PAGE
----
Of course I was a big fan of Ian Fleming and Mickey Spillane but it has been some time since I picked up a spy novel. Starting anew with David Atkinson's "Inceptus" was a phenomenal idea. Out and over are the `glorious' days, when spies sat around and sipped martinis in casinos; nobody really believes that anymore, the Great Recession has rolled over us. The more pleasant it is to find a spy novel, which references to the real word and takes it into account.
"Since the world economic crash and the mismanagement of the Tory/ Libdem coalition government in recent years, most westernised countries had suffered considerable down turns in the standards of behaviour and mutual respect that had already been quite flimsy."
Though I somehow miss men standing in phone booths, with raised collars, most often in rainy weather, I so very much appreciated that Atkinson's spies are real people; equipped with guns, and schooled in Ki-Aikido defense technique, but nonetheless real.
A word of warning: I do not spoil and will not retell the plot.
Our main heroes and spies are Patrick Steele, Takuo Sumisu, and Naomi Kobayashi. Patrick had been recruited by the `Gurentai', a sub group of the Japanese 'Yakuza'. Scarred by childhood tragedies, Patrick was happy to join. The mafia style organization operates like Robin Hood's troop. Their goals fit into Patrick's world views, besides that he would be bored being an accountant. Patrick is not a cold-blooded killer, he sees the people around him and adds numbers to the picture:
"If you add to that a shortage of money then luxuries such as cinemas, coffee shops and restaurants were not exactly thriving. I supposed that one of the benefits was more people were growing their own food and sharing expertise with neighbours, a retrograde step backwards to almost medieval times. We hadn't quite returned to using horse transport!"
Patrick also has relationship with Naomi, which seems to have advanced from an ongoing recreational sexual relationship to something `bigger'. This is where the author excels. Opposite to the classic scenario, both of them DON'T KNOW how and if they could unite their professional activities with a possible personal union. It is a real relationship; they working on it. The reader can associate with what is happening. Naomi is not the most beautiful woman on Earth, with tiny golden strapped to her garter belt; she is "delectable". The third man, Takuo, is older and wiser, he guides and advises, besides being a killing machine, whenever he wants to. Even more importantly, "this little guy could obviously read minds".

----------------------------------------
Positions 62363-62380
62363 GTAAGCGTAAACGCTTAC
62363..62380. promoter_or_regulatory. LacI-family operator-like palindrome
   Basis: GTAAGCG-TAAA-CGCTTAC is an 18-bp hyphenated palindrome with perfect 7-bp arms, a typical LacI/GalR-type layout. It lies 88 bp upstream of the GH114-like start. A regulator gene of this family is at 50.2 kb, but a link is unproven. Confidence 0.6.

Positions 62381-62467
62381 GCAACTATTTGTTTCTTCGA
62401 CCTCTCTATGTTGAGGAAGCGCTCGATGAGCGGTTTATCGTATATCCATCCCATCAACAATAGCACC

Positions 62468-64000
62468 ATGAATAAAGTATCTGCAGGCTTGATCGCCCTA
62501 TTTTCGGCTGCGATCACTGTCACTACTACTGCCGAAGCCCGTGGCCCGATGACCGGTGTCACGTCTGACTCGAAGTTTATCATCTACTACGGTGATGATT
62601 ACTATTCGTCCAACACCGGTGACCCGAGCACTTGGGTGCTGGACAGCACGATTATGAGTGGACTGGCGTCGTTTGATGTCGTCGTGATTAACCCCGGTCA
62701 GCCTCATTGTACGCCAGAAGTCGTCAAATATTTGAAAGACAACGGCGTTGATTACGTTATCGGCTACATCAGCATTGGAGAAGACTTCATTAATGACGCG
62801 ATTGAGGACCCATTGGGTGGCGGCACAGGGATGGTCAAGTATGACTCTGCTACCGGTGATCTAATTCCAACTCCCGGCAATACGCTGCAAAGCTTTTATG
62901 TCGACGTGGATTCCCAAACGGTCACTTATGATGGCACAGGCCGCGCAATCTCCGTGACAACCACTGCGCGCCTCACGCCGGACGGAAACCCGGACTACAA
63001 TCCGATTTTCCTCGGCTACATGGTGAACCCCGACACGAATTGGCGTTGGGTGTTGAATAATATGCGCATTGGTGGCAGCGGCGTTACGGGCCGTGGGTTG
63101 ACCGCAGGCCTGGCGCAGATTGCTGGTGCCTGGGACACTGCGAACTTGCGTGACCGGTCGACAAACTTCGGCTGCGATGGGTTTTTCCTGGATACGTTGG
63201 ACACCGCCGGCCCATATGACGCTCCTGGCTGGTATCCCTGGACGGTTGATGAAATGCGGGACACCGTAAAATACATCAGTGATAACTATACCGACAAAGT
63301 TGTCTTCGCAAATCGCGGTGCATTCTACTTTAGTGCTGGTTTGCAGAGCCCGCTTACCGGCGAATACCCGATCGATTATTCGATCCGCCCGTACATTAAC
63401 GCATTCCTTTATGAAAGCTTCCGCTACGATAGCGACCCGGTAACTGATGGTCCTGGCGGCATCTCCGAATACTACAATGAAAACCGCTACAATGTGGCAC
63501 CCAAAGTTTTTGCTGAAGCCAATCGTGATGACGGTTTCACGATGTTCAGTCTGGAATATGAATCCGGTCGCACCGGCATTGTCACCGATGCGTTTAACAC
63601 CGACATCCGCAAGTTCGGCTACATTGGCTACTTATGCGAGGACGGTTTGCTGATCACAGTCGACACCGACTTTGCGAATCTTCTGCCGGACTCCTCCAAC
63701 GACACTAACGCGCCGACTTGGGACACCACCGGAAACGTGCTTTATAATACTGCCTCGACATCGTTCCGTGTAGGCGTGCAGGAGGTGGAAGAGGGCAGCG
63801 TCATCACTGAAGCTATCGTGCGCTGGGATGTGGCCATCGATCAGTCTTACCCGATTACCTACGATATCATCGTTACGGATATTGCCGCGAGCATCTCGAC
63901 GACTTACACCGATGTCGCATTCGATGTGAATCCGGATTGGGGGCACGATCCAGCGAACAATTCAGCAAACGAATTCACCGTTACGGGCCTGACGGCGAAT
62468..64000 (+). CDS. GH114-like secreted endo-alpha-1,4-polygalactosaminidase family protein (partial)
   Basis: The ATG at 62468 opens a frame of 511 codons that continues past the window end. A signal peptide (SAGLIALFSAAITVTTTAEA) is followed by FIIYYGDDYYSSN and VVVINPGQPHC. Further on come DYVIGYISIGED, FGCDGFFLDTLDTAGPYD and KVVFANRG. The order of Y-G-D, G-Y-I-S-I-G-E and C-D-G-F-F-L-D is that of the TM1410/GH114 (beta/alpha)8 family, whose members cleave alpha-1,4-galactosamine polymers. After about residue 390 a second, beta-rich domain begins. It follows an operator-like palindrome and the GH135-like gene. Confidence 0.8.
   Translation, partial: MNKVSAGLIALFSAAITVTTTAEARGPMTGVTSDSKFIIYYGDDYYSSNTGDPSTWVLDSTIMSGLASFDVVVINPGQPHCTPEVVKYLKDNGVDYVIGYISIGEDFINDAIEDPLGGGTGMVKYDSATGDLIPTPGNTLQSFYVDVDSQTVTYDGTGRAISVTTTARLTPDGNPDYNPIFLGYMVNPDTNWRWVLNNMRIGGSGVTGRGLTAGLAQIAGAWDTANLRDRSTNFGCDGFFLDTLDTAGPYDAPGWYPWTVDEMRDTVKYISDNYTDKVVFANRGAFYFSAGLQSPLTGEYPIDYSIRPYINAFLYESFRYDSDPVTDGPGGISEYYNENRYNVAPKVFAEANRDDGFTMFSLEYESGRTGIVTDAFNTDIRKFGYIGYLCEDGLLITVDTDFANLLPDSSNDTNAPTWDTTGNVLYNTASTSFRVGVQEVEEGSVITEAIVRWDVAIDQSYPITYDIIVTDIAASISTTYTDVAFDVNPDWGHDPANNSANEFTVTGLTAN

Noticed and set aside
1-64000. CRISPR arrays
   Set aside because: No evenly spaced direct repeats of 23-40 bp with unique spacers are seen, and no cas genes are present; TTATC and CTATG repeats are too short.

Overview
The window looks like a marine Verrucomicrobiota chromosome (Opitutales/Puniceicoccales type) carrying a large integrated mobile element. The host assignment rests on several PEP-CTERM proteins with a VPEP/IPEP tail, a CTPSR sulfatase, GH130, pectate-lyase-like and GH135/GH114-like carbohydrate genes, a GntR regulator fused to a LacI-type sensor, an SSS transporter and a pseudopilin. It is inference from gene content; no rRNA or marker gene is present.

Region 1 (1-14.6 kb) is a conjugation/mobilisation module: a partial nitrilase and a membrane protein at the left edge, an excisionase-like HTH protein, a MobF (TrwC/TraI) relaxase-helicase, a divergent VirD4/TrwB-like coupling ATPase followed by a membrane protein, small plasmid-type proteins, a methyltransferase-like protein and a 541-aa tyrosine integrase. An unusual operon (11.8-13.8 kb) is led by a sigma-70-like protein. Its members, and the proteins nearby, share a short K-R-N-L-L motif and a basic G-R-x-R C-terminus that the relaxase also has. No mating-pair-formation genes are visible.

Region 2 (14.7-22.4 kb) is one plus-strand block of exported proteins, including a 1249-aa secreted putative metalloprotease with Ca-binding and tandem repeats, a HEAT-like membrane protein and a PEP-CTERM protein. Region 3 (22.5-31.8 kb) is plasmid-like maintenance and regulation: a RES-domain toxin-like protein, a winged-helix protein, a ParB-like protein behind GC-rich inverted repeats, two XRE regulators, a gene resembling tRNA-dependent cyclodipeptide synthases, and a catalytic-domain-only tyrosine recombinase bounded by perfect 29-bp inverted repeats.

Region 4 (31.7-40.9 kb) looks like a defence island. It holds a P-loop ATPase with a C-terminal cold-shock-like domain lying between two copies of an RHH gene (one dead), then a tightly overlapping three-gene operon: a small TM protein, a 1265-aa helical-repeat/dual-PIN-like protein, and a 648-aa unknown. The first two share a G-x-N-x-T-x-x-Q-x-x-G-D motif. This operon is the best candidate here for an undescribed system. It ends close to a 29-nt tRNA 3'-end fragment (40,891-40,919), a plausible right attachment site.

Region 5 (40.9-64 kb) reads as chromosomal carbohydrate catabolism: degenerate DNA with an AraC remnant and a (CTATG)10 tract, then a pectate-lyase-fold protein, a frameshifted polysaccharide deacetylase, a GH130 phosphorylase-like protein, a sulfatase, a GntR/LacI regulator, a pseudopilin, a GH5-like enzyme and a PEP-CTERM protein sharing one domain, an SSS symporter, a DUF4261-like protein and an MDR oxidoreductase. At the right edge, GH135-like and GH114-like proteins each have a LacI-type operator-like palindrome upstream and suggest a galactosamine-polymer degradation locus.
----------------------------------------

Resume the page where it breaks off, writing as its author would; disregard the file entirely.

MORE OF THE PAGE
The story begins with Patrick chasing two men, though he is not entirely sure of all backgrounds and associations. It leads the reader from Ireland to France, then briefly to Japan, from there to the United States, and back to England. The enemy turns out to be an old acquaintance. Atkinson guides us through the plot with poignant statements and questions:
"I really was alone even in this place full of people."
"Obviously I'd lost Kuklinski for now as he'd found himself transport. That in itself was significant. Where had he found a friend so quickly? Who were his contacts? What was he up to?"
"... irrespective of how hard they tried, the CIA never quite got the dress code correct. Rather like brothers of the Latter Day Saints, the two CIA men arrived together, were too smartly dressed, and sported similar crew cuts. Amazing!"
On a personal side note I enjoyed finding out that the novel plays out in locations, which I visited in the past: "Killarney is the county town of County Kerry, on the shores of Lough Leane in the Killarney National Park and as such is a centre of tourism. The place was littered with hotels, bed and breakfast spots and pubs..." Little did I guess when I bicycled the Ring of Kerry 25 years ago, that I would revisit in mind when reading this very `cool' spy novel.
The novel's end is an unexpected surprise.
Highly recommended to readers, who enjoy authentic books rather than superficial exaggerations.